IFC’s ’Bullet in the Face’ makes good on its title
Friday, August 17, 2012
LOS ANGELES (AP) — Alan Spencer, creator of the 1980s ABC police spoof “Sledge Hammer!,” has a new series with a title that’s a dead giveaway: “Bullet in the Face” isn’t playing by quaint 20th-century network standards.
Making a quick bow on IFC, with its six episodes split between Thursday and Friday (10 p.m. EDT), “Bullet in the Face” mixes darkly madcap humor, a silly but sadistic antihero and lots of violence in a stew that even Spencer is hard-pressed to define.
“Maybe the world of graphic novels might be the only influence I could cite,” he said. Then again, he muses, he was interested in exploring the idea of a Euro-style thriller. And he sees a touch of “The Prisoner” in the fact it’s a short-run series.
“I almost wrote it stream-of-consciousness ... with a degree of self-indulgence. I was amusing myself,” said Spencer, who otherwise has been keeping busy as a script doctor.
The series stars Max Williams as Gunter Vogler, a sociopathic gun-for-hire who, in line with the title, is shot in the face as the story opens. Police arrange a transplant — why not? — to give Vogler the visage of a detective that he killed, then force him to work against the city’s mobsters.
Eddie Izzard and Eric Roberts play the bad guys and Kate Kelton is the gutsy moll who’s leading several lives, all of them dangerous.
From its frenzied start, “Shot in the Face” gets — impressively — even more frenzied, with Williams, Izzard and Roberts unafraid to chow down on the surreal tale that Spencer has given them.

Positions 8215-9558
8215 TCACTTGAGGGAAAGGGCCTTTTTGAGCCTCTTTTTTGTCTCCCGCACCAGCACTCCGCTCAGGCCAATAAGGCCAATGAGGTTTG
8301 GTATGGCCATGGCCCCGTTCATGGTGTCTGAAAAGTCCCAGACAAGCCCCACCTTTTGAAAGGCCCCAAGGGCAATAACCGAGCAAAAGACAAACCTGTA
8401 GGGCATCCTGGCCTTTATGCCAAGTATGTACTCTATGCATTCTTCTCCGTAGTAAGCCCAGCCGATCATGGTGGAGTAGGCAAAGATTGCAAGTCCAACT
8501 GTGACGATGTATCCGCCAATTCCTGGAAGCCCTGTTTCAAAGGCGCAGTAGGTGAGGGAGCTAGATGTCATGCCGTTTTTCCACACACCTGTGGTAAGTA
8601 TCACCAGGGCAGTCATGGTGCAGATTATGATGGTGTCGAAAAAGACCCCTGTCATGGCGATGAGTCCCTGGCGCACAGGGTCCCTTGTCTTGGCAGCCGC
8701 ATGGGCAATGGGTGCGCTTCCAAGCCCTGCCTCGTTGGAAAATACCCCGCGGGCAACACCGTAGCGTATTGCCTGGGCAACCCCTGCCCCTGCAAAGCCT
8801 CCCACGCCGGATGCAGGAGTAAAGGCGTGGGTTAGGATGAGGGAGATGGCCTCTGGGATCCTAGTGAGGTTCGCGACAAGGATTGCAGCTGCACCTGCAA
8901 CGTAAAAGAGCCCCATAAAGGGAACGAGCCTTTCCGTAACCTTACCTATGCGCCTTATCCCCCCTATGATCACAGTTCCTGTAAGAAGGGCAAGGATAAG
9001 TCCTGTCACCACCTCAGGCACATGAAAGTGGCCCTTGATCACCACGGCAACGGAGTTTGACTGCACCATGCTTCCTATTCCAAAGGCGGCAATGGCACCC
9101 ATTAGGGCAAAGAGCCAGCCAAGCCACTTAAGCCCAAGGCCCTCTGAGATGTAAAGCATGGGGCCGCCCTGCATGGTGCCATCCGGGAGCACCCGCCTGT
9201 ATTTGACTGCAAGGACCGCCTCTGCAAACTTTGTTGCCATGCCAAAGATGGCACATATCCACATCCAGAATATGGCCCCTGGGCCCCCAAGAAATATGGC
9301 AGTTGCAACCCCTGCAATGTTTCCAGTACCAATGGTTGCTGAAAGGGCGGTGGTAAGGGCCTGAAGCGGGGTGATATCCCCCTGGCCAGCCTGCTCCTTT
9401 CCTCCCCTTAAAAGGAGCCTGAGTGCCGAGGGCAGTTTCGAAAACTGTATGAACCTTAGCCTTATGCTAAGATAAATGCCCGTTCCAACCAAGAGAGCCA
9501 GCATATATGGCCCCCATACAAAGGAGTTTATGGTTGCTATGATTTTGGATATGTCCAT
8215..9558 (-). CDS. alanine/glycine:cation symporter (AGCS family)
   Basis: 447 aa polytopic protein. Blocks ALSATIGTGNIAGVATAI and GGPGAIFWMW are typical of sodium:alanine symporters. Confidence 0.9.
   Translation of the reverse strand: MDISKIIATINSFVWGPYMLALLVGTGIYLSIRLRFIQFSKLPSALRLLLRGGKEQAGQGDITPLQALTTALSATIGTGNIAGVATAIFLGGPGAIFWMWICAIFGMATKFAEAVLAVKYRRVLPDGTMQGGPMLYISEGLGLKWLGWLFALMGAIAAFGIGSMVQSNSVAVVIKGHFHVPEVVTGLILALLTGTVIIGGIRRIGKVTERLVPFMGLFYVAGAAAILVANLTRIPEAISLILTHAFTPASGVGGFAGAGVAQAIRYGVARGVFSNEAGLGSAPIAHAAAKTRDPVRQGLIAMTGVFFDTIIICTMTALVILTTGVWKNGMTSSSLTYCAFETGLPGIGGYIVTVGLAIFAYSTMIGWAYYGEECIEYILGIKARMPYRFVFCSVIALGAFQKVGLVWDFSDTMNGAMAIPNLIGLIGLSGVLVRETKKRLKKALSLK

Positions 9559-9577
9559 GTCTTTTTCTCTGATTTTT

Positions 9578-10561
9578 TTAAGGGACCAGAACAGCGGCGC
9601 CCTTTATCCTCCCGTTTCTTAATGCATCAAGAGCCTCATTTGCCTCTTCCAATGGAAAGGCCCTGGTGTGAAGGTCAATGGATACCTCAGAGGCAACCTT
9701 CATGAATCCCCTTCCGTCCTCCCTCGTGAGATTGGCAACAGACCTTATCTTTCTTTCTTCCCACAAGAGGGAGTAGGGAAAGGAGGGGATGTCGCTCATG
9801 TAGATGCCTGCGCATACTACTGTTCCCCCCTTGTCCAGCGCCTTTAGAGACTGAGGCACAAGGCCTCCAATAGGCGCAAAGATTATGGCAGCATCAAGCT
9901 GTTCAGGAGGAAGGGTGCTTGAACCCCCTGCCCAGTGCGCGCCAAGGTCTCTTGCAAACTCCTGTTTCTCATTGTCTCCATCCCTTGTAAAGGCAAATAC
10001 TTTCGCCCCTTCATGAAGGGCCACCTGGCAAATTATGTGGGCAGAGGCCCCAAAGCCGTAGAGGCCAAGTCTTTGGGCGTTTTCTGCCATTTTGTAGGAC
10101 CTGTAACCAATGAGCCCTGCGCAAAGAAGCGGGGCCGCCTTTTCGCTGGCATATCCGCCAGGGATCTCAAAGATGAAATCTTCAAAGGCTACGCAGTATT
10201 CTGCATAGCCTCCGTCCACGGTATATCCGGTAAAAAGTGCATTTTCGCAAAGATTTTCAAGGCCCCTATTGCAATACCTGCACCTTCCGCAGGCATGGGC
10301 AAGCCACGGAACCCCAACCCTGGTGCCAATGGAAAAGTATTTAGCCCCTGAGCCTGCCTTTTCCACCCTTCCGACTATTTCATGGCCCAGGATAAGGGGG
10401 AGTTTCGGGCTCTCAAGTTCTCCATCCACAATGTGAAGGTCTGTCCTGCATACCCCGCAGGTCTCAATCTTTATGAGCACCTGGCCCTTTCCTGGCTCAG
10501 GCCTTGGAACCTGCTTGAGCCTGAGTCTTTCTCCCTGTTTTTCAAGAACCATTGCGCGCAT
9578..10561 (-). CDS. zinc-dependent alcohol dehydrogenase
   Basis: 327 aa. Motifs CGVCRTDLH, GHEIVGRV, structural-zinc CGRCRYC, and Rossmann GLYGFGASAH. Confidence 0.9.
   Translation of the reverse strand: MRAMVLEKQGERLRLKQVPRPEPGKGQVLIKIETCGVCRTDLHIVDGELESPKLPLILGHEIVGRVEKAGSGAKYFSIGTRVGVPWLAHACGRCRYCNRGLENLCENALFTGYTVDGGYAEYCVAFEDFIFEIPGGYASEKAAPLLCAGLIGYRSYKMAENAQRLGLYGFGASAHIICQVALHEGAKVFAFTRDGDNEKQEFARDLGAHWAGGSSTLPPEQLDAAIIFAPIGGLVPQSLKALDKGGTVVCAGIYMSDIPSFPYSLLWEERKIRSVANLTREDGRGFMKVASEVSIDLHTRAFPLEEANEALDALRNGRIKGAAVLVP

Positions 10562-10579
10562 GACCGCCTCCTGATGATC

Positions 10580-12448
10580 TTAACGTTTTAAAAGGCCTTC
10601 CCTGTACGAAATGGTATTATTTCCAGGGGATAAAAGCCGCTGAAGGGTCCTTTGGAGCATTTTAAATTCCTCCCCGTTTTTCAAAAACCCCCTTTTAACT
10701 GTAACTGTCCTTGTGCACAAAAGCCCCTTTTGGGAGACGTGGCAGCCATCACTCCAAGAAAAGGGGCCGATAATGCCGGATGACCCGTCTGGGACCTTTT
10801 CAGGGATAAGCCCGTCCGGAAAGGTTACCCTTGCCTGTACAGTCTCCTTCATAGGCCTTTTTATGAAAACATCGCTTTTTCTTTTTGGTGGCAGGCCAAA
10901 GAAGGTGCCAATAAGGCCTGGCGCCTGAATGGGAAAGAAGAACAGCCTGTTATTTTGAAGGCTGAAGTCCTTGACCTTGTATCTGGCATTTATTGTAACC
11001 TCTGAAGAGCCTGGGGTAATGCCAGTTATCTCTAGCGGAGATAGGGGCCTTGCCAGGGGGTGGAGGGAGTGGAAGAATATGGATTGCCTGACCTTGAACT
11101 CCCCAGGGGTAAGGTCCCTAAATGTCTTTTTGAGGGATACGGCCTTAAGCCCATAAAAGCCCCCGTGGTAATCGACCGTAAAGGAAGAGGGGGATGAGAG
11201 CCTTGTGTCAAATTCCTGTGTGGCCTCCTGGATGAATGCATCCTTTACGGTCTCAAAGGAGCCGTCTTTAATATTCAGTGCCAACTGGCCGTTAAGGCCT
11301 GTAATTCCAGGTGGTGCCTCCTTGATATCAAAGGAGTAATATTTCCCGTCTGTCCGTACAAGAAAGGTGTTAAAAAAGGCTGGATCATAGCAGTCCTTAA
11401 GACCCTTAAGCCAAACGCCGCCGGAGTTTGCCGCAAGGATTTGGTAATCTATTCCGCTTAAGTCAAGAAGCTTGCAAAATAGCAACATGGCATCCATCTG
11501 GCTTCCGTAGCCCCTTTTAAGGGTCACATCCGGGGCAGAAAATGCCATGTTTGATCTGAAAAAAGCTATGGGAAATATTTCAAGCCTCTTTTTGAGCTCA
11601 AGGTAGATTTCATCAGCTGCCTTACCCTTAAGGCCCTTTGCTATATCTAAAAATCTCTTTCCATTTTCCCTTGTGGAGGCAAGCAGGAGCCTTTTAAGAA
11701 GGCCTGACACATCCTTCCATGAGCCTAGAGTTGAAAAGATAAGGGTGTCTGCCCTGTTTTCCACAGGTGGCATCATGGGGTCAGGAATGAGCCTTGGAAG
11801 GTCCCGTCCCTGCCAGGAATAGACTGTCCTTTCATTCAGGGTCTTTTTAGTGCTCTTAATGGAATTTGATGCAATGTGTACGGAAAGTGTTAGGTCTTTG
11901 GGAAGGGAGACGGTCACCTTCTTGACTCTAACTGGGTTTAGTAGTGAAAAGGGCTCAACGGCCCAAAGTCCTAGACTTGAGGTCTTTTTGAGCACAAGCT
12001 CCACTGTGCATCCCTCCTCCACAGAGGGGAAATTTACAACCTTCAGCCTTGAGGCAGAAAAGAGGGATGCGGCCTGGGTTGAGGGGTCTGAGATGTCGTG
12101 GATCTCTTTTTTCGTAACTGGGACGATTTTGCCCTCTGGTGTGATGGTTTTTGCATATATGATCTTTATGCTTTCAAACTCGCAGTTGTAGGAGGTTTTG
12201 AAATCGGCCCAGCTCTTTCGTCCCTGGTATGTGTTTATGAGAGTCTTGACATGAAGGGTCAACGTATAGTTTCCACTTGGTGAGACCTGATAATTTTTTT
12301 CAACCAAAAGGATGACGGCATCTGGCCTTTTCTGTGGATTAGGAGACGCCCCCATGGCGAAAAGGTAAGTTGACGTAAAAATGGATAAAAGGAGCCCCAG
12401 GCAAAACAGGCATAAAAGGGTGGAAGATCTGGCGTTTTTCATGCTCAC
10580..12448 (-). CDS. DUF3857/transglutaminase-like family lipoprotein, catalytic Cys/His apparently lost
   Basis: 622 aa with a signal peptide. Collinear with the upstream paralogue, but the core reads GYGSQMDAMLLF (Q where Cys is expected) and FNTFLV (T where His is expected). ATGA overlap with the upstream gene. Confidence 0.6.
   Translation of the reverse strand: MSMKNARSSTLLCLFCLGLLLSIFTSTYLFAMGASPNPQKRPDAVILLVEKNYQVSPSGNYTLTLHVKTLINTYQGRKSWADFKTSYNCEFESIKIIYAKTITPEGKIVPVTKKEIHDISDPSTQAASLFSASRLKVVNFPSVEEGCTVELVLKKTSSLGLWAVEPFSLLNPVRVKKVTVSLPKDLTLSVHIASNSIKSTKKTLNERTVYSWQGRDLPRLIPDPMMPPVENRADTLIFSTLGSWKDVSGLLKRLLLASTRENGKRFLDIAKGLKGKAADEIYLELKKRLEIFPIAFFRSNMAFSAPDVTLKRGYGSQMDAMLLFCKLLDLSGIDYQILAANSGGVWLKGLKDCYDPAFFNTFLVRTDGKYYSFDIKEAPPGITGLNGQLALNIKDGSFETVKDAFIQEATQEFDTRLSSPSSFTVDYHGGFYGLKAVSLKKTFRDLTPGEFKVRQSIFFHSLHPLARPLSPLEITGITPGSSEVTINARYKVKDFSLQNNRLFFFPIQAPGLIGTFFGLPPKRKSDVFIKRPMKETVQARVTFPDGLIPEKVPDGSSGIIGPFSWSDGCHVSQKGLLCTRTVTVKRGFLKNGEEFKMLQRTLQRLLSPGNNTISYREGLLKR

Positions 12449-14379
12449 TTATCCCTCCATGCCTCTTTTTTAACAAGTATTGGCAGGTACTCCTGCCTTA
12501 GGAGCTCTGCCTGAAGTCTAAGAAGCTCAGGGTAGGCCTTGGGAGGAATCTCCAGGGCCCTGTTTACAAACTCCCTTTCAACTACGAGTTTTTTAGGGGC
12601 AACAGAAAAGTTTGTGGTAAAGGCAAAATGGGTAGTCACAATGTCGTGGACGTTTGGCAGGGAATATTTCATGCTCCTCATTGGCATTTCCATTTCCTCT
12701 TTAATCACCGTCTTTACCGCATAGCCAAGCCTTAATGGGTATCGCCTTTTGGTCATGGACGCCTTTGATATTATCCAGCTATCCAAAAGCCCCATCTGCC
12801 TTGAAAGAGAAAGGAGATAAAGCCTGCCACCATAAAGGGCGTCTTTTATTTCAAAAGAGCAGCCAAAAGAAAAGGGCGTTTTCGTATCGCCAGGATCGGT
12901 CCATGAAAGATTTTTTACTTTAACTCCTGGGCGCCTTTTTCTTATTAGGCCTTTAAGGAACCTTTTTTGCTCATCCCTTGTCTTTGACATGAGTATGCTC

IFC is putting the series in the company of other “touchy-feely” entertainment, Spencer joked, with “Fight Club” and “From Dusk Till Dawn” nestled close by on the channel’s schedule.
While “Sledge Hammer!” labored under broadcast restrictions, “Bullet in the Face” has been given free rein on contemporary cable, he said.
Is Spencer uneasy about glorifying violence by dressing it in satiric trappings and making it cool?
“No, because I’ve put it in a heightened fantasy world. It’s not good versus evil. It’s evil versus evil, and you have to decide who to latch on to,” Spencer replied.
The series also is a reflection of “what other entertainment looks like. ... with criminals being romanticized as our heroes,” he said. That idea of immoral characters providing an audience catharsis is fascinating to Spencer, and it enticed him to make a villain his series lead.
“That’s what I wanted to explore. People see ‘Diehard’ and are rooting for Alan Rickman,” not the putative hero portrayed by Bruce Willis, he said.
“Sledge Hammer!” verged on that approach, with a lead character (played by David Rasche) who adored his .44 Magnum above all. But the comedy’s 14 million viewers, although impressive in these days of niche programming and splintered ratings, earned it a pink slip after two seasons.
Whether “Bullet in the Face” has a future or not, Spencer said he’s content that he didn’t hold anything back for the possibility of another season.
“That’s how I approach everything: I go for broke every time,” he said. He hopes viewers appreciate his IFC effort for that.
“I don’t want them to be bored. That’s my main agenda ... for me it’s criminal to bore someone,” Spencer said. He can’t resist a parting shot: “I don’t want anyone to mistake it (’Bullet’) for a reality show.”
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